… was of the position of women in relation to marriage. Beginning with the tragedy of Lily Bart in The House of Mirth, readers of these books find themselves confronted with variations on the theme of independent women. In complete contrast, but still in the United States, Alexandra Bergson is revealed as a pioneer, with no need of a husband, indeed as more capable than all the men in her corner of Nebraska. Rebecca emerges from a frightened mouse to become a fierce lioness, protecting her man. In They were Sisters Dorothy Whipple compares the lives of three women, and shows how their marriages affected their fortunes, and their children’s. And who could read Doris Lessing’s novel The Grass is Singing without seeing the worst kind of marriage, oppressing both partners, this one set against the racist backdrop of Southern Rhodesian white society. And how terrible are the trials of Firdaus in Egypt in Woman at Point Zero. Anita Brookner has, with class and style, written many times about the challenges for single intelligent women. Hotel du Lac was a prize winner.

The theme was magnificently emphasised in Ursula Le Guin’s The Left Hand of Darkness, which is set on a planet where near-humans have no gender for most of the time, but when they go into oestrus they may emphasise either their male or their female characteristics. So what does gender do when it’s not for reproduction, she asks.

The Left Hand of Darkness by Ursula Le Guin first published in 1969.

The Decades Project in 2018:

I enjoyed seeking out and rereading novels for 2017. The project introduced a wildcard element to my reading and blog. Next year I plan to follow the same pattern, but to read non-fiction by women from each decade. I have already found that the choices for some decades are easier than others. It may be that in the first decade of the 1900s women only published gardening books. Watch this space.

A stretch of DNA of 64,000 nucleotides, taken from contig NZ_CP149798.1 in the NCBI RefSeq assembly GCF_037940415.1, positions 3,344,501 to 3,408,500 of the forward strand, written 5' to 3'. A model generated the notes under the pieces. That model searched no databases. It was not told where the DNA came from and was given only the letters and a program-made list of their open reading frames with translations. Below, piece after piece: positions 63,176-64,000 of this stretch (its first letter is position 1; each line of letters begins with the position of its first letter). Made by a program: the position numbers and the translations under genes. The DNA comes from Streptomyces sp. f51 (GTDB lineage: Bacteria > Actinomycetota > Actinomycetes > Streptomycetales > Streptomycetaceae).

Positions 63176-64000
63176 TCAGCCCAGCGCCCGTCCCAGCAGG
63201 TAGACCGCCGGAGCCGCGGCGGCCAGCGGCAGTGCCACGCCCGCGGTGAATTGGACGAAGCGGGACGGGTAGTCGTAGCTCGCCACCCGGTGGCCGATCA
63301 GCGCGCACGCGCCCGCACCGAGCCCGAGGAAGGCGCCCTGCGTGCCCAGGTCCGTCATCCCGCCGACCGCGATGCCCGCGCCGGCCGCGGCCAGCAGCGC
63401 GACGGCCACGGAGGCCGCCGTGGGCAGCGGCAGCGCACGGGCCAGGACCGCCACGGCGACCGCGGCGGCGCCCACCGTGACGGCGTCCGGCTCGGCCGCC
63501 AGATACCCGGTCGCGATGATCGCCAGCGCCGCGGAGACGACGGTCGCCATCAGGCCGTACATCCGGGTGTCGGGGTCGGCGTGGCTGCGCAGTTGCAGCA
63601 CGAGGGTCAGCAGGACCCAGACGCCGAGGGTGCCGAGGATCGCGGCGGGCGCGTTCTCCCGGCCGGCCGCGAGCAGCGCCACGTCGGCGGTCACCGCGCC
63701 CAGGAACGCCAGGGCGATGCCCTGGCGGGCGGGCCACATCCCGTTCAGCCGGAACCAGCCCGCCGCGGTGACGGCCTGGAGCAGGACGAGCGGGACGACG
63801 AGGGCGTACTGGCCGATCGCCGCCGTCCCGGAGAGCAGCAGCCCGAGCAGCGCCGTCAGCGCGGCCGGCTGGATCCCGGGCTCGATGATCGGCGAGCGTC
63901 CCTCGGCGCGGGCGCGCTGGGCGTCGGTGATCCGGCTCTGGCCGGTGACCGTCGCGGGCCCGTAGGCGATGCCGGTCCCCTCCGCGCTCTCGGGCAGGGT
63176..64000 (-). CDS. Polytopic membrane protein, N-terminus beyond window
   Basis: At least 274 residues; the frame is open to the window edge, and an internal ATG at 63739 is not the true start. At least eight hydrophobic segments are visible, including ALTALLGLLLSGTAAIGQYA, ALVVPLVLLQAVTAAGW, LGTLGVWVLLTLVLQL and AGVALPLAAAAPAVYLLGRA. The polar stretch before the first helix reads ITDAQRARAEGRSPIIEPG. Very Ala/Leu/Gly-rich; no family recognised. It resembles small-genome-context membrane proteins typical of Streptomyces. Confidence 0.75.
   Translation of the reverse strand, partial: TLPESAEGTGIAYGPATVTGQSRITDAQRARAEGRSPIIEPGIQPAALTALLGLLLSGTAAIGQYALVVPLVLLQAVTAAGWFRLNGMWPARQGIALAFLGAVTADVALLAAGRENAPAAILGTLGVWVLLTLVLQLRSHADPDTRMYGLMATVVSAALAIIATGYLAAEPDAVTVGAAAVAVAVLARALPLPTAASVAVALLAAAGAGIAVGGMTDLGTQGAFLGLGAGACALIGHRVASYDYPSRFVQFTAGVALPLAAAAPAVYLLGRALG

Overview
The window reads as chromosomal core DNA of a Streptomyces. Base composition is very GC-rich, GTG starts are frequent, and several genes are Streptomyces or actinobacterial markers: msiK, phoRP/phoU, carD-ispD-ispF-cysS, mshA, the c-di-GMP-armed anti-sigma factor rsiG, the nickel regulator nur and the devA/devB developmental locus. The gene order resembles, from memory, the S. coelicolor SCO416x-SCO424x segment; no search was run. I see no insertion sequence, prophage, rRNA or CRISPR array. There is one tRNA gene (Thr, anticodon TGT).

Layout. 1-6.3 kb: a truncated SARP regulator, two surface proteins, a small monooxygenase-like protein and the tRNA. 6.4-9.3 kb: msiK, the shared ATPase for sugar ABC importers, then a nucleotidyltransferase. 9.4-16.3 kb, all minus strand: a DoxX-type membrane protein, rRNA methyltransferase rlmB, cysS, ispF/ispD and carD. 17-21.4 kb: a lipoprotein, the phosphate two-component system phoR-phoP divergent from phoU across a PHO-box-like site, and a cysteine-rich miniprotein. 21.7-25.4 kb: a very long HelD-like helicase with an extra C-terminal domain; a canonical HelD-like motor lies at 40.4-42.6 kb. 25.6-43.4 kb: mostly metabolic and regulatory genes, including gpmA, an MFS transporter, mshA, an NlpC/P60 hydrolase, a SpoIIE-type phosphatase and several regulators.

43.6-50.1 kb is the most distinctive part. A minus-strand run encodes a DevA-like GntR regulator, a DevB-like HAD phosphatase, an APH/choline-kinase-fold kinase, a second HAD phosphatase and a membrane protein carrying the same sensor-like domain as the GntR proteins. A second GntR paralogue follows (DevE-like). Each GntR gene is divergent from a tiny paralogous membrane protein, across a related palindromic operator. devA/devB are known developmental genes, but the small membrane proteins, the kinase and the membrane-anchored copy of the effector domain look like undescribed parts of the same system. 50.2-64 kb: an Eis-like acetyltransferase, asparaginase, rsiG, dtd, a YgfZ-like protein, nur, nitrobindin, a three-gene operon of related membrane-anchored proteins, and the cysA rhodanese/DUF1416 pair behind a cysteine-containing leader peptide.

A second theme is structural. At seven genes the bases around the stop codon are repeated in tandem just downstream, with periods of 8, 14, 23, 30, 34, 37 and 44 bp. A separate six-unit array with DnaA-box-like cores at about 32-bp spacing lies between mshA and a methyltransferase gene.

Suggestions for this new series are always welcome.

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Rebecca by Daphne du Maurier

Last night I dreamt I went to Manderley again. (1)

These are the famous opening words of the fourth novel in my Decades Project, and we are into the 1930s. It’s the era of the talkies, threats of European war, the country house and its hierarchical servants. We have moved from the cosy village whodunit of The Murder of Roger Ackroyd, set in an unchanging village society in Devon to a large house in the next county. Cornwall is the setting for this psychological-romantic thriller.

The Story

A young girl, (we never know her name) is plucked from nothing. She narrates the story of her marriage to Maxim de Winter and the brief period when they lived at Manderley. From her dream in the first chapter we know that something bad happened here and that she no longer lives in the beautiful house. And from the second chapter we learn that she is still devoted to her husband, Maxim de Winter, but they live a solitary life in continental hotels. ‘Manderley is no more’.

The narrator met Maxim in Monte Carlo while she was employed as a companion to the most awful Mrs Van Hopper. Her employer is a snob, who sees the narrator as a nothing. Indeed, the narrator looses no opportunity to tell us she is poor, unremarkable to look at with lank hair and a flat chest, and with awkward social manners resulting from shyness. Maxim is 42 but despite the difference in their ages they enjoy each other’s company while Mrs Van Hopper is ill.